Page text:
CBI Authorities or any other independent agency. It is an admitted position in the present
case that the accusations are directed against the local police personnel in which High
Police officials of the State of Gujarat have been made the accused. Therefore, it would
be proper for the writ petitioner or even the public to come forward to say that if the
investigation carried out by the police personnel of the State of Gujarat is done, the writ
petitioner and their family members would be highly prejudiced and the investigation
would also not come to an end with proper finding. Hence, it would be proper and
interest of justice would be better served if the investigation is directed to be carried out
by the CBI Authorities, in that case CBI authorities would be an appropriate authority to
investigate the case. It cannot be said that after the charge sheet is submitted, the court is
not empowered, in an appropriate case, to hand over the investigation to an independent
agency like CBI.
Hence the Court held that the CBI authorities shall investigate all aspects of the case
relating to the killing of Sohrabuddin and his wife Kausarbi including the alleged
possibility of a larger conspiracy.

29

CONCLUSION
Across the globe, democratic governments articulate and guarantee general, fundamental
rights of citizens in relation to the police, but in some places, the legal and institutional
structures to enforce those rights are incomplete. In some places, remedies for abuse of
police power can be weak or inconsistently enforced.
The development of strong, effective civilian oversight represents an effort to strengthen
those remedies and provide more consistent enforcement of basic rights. But the
construction of these oversight mechanisms raises a wide range of issues of practice and
principle. Some of the practical questions have been raised, but deeper issues of principle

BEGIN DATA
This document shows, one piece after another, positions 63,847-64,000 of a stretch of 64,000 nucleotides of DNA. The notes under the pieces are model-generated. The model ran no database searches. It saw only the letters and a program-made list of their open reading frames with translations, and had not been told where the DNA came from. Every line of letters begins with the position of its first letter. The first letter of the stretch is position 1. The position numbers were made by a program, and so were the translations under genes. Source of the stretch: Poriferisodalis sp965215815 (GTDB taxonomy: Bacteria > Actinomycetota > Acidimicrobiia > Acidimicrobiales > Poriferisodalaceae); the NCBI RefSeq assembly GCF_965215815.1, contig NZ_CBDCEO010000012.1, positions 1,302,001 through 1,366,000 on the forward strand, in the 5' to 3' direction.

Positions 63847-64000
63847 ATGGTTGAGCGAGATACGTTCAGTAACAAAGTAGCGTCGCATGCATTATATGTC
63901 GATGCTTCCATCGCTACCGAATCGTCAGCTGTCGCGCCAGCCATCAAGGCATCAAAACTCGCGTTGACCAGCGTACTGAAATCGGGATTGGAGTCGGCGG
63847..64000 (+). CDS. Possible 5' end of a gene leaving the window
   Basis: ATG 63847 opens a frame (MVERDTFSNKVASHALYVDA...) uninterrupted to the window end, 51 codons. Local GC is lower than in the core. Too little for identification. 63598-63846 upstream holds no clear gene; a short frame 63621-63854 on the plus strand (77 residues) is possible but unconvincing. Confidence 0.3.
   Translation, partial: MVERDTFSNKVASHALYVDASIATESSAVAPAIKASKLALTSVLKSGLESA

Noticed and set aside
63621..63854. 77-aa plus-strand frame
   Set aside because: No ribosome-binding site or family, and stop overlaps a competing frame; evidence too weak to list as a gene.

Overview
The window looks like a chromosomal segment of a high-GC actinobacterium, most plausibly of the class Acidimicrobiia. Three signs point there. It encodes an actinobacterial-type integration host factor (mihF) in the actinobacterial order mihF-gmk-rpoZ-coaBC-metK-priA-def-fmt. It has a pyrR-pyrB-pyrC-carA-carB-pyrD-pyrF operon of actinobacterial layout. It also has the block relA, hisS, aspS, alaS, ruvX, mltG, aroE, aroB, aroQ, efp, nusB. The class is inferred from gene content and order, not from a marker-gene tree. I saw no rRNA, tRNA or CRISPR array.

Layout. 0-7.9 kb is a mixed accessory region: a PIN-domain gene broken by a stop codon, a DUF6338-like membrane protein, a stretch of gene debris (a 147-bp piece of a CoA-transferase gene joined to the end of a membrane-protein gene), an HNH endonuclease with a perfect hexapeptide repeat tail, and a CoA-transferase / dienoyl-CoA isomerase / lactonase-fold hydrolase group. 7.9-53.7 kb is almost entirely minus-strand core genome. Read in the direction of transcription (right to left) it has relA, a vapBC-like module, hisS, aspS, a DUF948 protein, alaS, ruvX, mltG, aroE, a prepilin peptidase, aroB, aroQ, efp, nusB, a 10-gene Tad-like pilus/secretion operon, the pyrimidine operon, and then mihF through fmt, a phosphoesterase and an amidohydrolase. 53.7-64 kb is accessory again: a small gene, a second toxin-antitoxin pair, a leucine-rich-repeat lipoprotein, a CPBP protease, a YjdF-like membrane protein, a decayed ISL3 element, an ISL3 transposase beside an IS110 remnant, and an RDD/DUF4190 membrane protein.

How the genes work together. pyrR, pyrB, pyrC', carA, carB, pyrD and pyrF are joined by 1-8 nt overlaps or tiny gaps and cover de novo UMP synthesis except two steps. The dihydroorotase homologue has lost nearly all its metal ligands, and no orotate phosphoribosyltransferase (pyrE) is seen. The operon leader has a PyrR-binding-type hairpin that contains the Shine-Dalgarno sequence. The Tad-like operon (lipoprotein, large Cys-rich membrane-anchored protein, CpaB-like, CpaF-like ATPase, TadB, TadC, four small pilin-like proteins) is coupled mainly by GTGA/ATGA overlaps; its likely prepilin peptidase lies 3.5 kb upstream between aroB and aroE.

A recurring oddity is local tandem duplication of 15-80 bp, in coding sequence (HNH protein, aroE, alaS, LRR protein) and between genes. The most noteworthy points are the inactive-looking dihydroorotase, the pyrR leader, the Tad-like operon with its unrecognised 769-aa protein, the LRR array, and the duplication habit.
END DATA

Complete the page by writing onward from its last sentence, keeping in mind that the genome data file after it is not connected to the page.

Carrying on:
underlie many of the discussions about these practical issues need to be dealt with
effectively so as to come to a solid conclusion.
It is in the light of all the arguments we can find that to strengthen the expertise,
resources, and independence of civilian oversight of police, democratic governments are
increasingly creating specialized, permanent structures to undertake this work. These
include the police ombudsmen appointed in several states of Brazil as well as in Northern
Ireland, the civilian complaint review boards, monitors, and inspectors general
established in many cities in the United States, and the Independent Complaints
Directorate established as part of the South African constitution.
Therefore we can say that Just and fair trial is very important ingredient of judicial
system and the same have been recognized by our constitutional framers. Therefore we
can trace the seed of fair trial in the various provisions in the constitution like art 20 and
22. The same have been recognized by the Supreme Court as well as different high courts
as the essential ingredient for the establishment of full flagged dynamic legal system
which can effectively face the challenges of the modern times.
Though the prevailing system consists a very wide area and tries to cover all the sphere
but with the changing time the need has been felt to amend the present system so that it
becomes more dynamic and could able to withstand the pressure put on this system due
to changing situation. It is in the light of this aspect that Mallimath Committee has been
set up which gives up its recommendation in order to reform the justice system of the
country.

30

BIBLIOGRAPHY
WEB SITES VISITED

http://www.westlaw.com
http://manupatra.com
http://www.unhchr.ch/html/menu2/i2adjrft.htm
http://www.unhchr.ch/pdf/CHAPTER_6.pdf
http://www en.wikipedia.org/wiki/Right_to_a_fair_trial
http://www.chomsky.info/articles/20040125.htm
http://www.abc.net.au/news/newsitems/200702/s1843508.htm
http://www.legislationline.org/?tid=105
Books:

1. Fields Commentary on Law of Criminal Procedure (Revised by Gopal Chaturvedi, Delhi


Law House, Delhi, 12th edition, 2001).
2. Justice Y.V. Chandrachud & V. R. Manohar, Ratanlal &Dhirajlal The Code of Criminal
Procedure (Wadhwa & Co., Nagpur, 17th edition., 2009).
3. P.M. Bakshi and S.C. Sarkar, The Law of Criminal Procedure, (India Law House, New Delhi,
8th edition, 2004).
4. R.V.Kelkar, Lectures on Criminal Procedure (Eastern Book Co., Lucknow, 2004)

31